Unless you were a Roman citizen with some authority, 1st century Palestine was a harsh place to live. The poor were taxed oppressively. People not part of the Roman Empire often became pawns in the political machinations of the powerful. The stress of trying to make it through the day exacted a heavy toll for those on the margins of Roman society.
Those were the people with whom Jesus chose to hang out–the powerless, the downtrodden, folks just scraping by. Those were people who needed to hear the good news.
Before he tells the story of the successful farmer, Jesus asks the crowd: Are not five sparrows sold for two pennies? Yet not one of them is forgotten in God’s sight. But even the hairs of your head are all counted. Do not be afraid; you are of more value than many sparrows.
“Do not be afraid; you are of more value than many sparrows.” On the face of it, this statement elicits comfort and reassurance–You have value in God’s eyes! But when you stop to think, you realize those people must have been pretty beaten down if Jesus was trying to convince them they were more valuable than sparrows, the slightest of birds.
As I read this familiar sentence this time, I saw something I hadn’t seen before. When Jesus says, “Do not be afraid; you are of more value than many sparrows,” he makes a connection between fear and not feeling valued. If your life has no meaning in the eyes of people in power, of course, you’re going to be afraid. They can do anything to you! It’s why so many of our siblings with brown and black skin and those in the trans, non-binary, and LGBQ+ communities (and those in the trans, non-binary, and LBGQ+ communities with brown and black skin) walk around always on their guard, always–some part of them–afraid.
At the retreat I attended week before last, the presenter–a Black pastor from Minneapolis– asked us to imagine a time when we felt oppressed. Once we had that feeling of oppression in our bodies, she said, “That’s what it’s like for people who are Black all the time, every second of every day.” If you aren’t valued by the powers that be, the world can be a very scary place.
Do you feel valued? Do you feel your worth? So much in our world, in our country, seems to militate against human beings feeling our worth as human beings. Good church people–that’s us–throw these words around all the time–”God loves you. You are a beloved child of God.” Yet, how many people really feel loved, much less loved by God?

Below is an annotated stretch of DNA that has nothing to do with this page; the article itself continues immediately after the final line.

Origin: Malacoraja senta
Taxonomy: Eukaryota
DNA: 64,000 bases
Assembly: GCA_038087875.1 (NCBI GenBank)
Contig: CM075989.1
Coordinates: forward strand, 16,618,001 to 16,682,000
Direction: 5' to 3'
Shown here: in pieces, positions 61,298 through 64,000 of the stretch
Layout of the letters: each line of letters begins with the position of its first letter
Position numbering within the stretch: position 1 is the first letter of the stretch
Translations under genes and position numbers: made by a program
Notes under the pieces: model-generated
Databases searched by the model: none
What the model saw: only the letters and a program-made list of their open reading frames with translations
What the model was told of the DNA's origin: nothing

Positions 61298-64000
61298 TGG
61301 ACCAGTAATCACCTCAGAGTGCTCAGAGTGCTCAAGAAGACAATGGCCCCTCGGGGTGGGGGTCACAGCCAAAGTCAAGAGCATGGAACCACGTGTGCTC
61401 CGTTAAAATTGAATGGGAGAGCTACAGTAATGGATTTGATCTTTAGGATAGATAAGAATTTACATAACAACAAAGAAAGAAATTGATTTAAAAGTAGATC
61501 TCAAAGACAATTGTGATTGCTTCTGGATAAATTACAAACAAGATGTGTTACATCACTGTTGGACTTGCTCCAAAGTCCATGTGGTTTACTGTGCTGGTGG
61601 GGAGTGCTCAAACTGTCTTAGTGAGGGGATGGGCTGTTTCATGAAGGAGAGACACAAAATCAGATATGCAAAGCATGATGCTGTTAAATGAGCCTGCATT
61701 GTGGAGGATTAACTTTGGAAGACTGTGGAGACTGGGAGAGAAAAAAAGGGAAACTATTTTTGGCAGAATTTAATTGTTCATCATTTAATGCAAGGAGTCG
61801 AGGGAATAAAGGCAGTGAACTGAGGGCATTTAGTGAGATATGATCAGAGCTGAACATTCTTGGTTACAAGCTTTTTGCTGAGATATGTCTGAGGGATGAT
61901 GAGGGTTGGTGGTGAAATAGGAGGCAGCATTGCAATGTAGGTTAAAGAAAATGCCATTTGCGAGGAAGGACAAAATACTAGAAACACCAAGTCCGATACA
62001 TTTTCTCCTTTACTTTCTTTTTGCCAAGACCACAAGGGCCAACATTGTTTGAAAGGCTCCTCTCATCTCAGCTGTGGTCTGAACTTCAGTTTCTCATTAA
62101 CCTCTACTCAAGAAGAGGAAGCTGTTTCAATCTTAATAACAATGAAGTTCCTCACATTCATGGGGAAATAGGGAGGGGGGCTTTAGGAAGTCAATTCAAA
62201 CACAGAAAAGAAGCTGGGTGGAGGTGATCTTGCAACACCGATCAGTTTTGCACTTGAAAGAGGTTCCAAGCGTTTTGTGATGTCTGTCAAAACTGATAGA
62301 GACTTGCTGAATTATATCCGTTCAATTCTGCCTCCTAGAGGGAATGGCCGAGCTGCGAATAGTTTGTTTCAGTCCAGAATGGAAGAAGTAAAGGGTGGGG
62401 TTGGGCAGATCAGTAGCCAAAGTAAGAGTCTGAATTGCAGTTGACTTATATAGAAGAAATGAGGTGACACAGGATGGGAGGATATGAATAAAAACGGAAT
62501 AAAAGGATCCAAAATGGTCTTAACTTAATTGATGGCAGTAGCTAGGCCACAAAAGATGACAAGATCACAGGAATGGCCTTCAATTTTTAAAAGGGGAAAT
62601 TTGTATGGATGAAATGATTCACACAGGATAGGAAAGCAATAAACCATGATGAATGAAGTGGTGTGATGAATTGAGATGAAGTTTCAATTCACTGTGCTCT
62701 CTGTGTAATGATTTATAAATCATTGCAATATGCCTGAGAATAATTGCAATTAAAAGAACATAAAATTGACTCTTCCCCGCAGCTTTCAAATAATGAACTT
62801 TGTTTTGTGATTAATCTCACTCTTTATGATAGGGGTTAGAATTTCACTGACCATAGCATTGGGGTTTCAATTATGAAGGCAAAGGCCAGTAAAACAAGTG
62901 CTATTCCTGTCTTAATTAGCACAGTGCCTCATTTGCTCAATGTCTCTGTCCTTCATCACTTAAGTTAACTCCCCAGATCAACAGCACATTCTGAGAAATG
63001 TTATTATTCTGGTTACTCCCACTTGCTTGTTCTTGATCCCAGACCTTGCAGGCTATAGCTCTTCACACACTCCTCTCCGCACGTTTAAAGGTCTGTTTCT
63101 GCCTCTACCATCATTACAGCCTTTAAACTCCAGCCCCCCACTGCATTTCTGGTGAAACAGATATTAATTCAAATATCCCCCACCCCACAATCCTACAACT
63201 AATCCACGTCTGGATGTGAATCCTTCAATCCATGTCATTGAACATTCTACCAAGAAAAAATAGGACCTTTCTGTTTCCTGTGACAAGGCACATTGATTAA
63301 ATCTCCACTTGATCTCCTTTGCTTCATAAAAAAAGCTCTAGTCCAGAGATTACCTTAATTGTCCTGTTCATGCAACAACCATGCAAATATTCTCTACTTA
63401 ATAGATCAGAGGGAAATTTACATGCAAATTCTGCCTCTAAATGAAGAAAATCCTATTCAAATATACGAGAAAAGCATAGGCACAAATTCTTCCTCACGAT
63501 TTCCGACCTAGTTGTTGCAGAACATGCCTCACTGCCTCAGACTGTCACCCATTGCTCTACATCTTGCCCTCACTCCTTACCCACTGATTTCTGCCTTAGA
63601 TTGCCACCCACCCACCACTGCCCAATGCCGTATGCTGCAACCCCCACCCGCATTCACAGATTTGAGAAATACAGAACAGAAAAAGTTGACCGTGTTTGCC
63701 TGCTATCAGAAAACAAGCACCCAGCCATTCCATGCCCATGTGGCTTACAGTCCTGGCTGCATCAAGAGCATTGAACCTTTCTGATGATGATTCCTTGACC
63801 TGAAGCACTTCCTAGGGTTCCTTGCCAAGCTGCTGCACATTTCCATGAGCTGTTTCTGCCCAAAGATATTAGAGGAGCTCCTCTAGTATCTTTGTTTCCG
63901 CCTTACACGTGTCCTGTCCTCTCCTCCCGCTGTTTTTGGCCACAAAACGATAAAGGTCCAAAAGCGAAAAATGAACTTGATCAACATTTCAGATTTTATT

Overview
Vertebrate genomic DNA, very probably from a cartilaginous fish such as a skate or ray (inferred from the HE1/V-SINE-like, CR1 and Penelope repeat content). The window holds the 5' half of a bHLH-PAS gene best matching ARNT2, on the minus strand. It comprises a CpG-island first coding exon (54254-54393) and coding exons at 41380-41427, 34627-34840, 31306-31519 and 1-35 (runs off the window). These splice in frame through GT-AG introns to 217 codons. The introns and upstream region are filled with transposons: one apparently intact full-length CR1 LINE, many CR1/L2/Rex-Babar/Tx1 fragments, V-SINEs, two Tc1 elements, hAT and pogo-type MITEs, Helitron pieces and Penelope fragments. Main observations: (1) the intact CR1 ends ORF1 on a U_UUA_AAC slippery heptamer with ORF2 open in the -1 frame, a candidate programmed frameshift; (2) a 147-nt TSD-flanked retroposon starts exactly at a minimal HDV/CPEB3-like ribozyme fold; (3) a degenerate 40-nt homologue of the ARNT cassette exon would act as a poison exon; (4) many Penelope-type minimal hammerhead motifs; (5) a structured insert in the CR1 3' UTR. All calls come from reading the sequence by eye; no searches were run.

As Jesus is reminding people of their true worth, of God’s profound love for them, someone in the crowd says, “Teacher, tell my brother to divide the family inheritance with me.” I would love to have been a fly on the wall in Jesus’ brain about then. Jesus is telling the people about their sacred worth and all someone can think about is a family squabble. About money.
Net worth, human worth. In our society–in the world–those two worths get all tangled up, don’t they? Or maybe it’s more accurate to say that, far too often, net worth determines human worth. Do you know what I’m talking about? To help untangle the net worth/human worth knot, Jesus tells the grumpy brother–and anyone who will listen (including us)–a story.
“Take care!,” he says. “Be on your guard against all kinds of greed; for one’s life does not consist in the abundance of possessions.”
Once upon a time, a farmer had a banner harvest. The man thought to himself, ‘Where am I going to store all these crops? I guess the only thing to do is to pull down these old barns and build some bigger ones. I’ll store my grain and goods in the new barns, then say to my soul, ‘Soul, you have ample goods laid up for many years; relax, eat, drink, be merry.’
It’s easy to beat up on this successful farmer, to call him greedy and berate him for his stingy heart. And yet, greed (more) is pretty much what runs our country, isn’t it? It’s why our planet is so sick–greed. It’s why the wealth gap in our country continues to widen–greed. Have you heard about what happened in Mississippi? A famous ball player–with the assistance of a former governor–stole funds from state assistance for low-income Mississippians and used them for a state college’s sports program and to line their own pockets.